This section is from the book "A Treatise On Architecture And Building Construction Vol4: Plumbing And Gas-Fitting, Heating And Ventilation, Painting And Decorating, Estimating And Calculating Quantities", by The Colliery Engineer Co. Also available from Amazon: A Treatise On Architecture And Building Construction.
182. The purpose of an expansion tank is to keep the pipes and other apparatus constantly full of water. The water in the heating system expands when heated, and if it fills the apparatus when cold it will overflow it when hot, and the expansion tank serves to receive this overflow.
The capacity of the tank required in any given case depends upon the volume of water in the heating system and the highest temperature which it will attain. In an ordinary system, where the tank is open to the atmosphere, commonly called the low-pressure, or open-tank, system, the temperature cannot be raised much above 212°. The capacity of the expansion tank, between high and low water marks, should be about 1/20 of the total contents of the apparatus to which it is attached.
183. When the water is to be heated to higher temperature, as in the so called high-pressure, or closed-tank, system, the expansion tank must be closed and its capacity must be greatly increased. Not only must space be provided for the expansion of the water, but there must be additional space above the water, when expanded to its utmost, sufficient to contain the air which originally filled the tank, without compressing it too much. The pressure of the air thus compressed should not exceed the pressure of steam corresponding to the maximum temperature of the water.
For example, if the water is heated to 350°, it will expand about .12, or 1/8 of its original volume, and the tank must have a capacity between high and low water marks equal to 1/8 of the total contents of the apparatus, including pipes, radiators, and boiler. The pressure of steam having a temperature of 350° is about 120 pounds, gauge. Air must be compressed to about 1/9 of its original volume to produce that pressure; therefore, the space for air, above high-water mark, in this case should be, at least, 1/9 of that allowed for expansion.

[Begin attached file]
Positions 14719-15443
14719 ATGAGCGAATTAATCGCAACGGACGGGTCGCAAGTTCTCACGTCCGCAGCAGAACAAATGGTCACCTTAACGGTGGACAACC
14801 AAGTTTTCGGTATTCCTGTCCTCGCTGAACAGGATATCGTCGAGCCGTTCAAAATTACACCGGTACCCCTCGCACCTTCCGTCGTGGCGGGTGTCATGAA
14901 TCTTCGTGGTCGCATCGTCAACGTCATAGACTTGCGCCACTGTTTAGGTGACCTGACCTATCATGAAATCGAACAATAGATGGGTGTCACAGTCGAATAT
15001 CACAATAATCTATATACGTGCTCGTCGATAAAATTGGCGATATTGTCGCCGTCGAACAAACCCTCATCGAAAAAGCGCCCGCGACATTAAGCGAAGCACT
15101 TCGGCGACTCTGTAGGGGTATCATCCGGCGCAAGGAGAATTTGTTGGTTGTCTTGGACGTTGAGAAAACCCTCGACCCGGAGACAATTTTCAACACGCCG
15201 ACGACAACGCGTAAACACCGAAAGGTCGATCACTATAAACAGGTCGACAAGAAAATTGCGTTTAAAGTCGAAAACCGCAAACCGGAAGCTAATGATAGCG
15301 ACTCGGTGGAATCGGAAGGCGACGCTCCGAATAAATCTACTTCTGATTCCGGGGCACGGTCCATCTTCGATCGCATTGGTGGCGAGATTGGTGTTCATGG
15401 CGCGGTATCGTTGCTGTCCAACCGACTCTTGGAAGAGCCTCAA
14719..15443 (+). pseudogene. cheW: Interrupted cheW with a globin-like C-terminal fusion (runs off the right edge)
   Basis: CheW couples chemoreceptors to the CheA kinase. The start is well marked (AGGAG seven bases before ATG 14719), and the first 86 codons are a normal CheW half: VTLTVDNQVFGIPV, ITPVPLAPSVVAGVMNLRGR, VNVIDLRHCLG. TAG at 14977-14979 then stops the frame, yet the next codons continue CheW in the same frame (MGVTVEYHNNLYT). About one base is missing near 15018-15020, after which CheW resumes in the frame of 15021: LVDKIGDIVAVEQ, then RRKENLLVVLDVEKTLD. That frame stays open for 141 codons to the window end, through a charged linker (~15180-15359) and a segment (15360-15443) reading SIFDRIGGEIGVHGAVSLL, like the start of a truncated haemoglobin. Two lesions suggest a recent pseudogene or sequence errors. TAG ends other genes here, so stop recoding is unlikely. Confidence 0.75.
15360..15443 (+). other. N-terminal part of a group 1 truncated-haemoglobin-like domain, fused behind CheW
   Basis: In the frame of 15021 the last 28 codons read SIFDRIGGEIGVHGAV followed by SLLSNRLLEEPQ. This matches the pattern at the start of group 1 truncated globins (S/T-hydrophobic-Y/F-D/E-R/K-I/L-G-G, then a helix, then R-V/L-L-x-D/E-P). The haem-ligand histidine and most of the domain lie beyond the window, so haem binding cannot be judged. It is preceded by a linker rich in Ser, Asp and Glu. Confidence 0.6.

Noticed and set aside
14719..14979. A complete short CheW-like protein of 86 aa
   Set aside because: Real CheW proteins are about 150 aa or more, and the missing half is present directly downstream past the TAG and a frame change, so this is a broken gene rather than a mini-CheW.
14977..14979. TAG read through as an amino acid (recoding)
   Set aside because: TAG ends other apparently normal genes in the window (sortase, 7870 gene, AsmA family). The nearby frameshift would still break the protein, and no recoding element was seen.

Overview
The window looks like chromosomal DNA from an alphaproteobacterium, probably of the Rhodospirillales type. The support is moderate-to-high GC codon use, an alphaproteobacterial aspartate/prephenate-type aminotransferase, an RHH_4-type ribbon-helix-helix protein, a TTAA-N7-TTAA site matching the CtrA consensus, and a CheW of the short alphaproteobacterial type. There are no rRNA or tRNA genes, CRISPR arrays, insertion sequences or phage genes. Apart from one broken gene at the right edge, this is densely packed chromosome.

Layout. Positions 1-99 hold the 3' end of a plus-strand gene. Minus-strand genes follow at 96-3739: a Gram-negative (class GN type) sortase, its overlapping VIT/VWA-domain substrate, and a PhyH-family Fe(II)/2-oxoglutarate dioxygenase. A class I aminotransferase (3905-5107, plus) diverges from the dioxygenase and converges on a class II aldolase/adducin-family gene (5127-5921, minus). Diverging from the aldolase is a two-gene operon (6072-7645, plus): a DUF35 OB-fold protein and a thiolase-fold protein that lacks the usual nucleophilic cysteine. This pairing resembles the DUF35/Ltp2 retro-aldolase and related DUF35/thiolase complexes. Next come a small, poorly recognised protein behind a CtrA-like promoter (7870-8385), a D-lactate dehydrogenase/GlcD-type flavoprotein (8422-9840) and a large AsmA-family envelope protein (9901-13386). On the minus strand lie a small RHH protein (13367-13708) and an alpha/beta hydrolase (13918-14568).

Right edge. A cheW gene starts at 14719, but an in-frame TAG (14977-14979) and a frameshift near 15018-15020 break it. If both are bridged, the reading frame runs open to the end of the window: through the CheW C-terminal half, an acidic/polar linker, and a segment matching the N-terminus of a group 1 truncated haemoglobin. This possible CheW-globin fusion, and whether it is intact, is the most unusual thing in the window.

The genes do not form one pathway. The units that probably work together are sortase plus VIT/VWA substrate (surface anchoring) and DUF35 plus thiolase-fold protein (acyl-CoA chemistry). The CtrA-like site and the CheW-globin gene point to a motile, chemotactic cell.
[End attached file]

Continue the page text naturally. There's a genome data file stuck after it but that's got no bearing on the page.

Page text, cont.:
Safety Valves. In practice, any closed hot-water system is liable to be neglected and overheated. The expansive force of the water is practically irresistible, and unless room be provided for the expansion, it will burst the apparatus. The only mode of securing safety is to provide the closed tank with a safety valve. This may be set to blow off at the pressure which steam would have at the maximum temperature desired in the apparatus. No closed tank should be allowed to operate without a safety valve.
A hot-water apparatus having an open tank is absolutely safe from accident by bursting so long as open communication exists between the tank and boiler. But if the tank is closed for any reason, or its connections are closed, it is thereby converted into a dangerous apparatus.
Freezing. The connection of the tank to the heating apparatus must be carefully protected against frost. When this connection is frozen, the apparatus is deprived of the relief afforded by the tank, and a rupture is sure to occur in some weak part when the water is being heated.
Stop-Valves. Open communication between the expansion tank and the boiler must be maintained at all times. No stop-valve should ever be placed on this pipe, as such a valve is liable to be closed, and thus produce disaster.
187. This construction of an ordinary low-pressure expansion tank is shown in Fig. 67. The body and heads are made of wrought iron, and should be galvanized inside and out. A glass water gauge b is attached to show the height of the water inside. The surface of the water should be visible in the gauge both at its lowest and highest levels. The tank is connected to the heating apparatus by an expansion pipe c. A connection to the cold-water house-supply pipe may be made at e, for convenience in filling the tank. The top of the tank is always open to the atmosphere through the pipe d. This opening must never be closed.
188. An expansion tank suitable for high pressure differs from the form shown in Fig. 67 mainly in its proportions, being of smaller diameter in proportion to its length, and it is also made of much thicker materials. The outlet pipe is controlled by a safety valve. The height of the water is usually shown by means of gauge, or try, cocks screwed into the side. Glass water gauges are not suitable for high-pressure tanks, because they are very liable to crack and burst, and thus allow the water to escape and damage the building.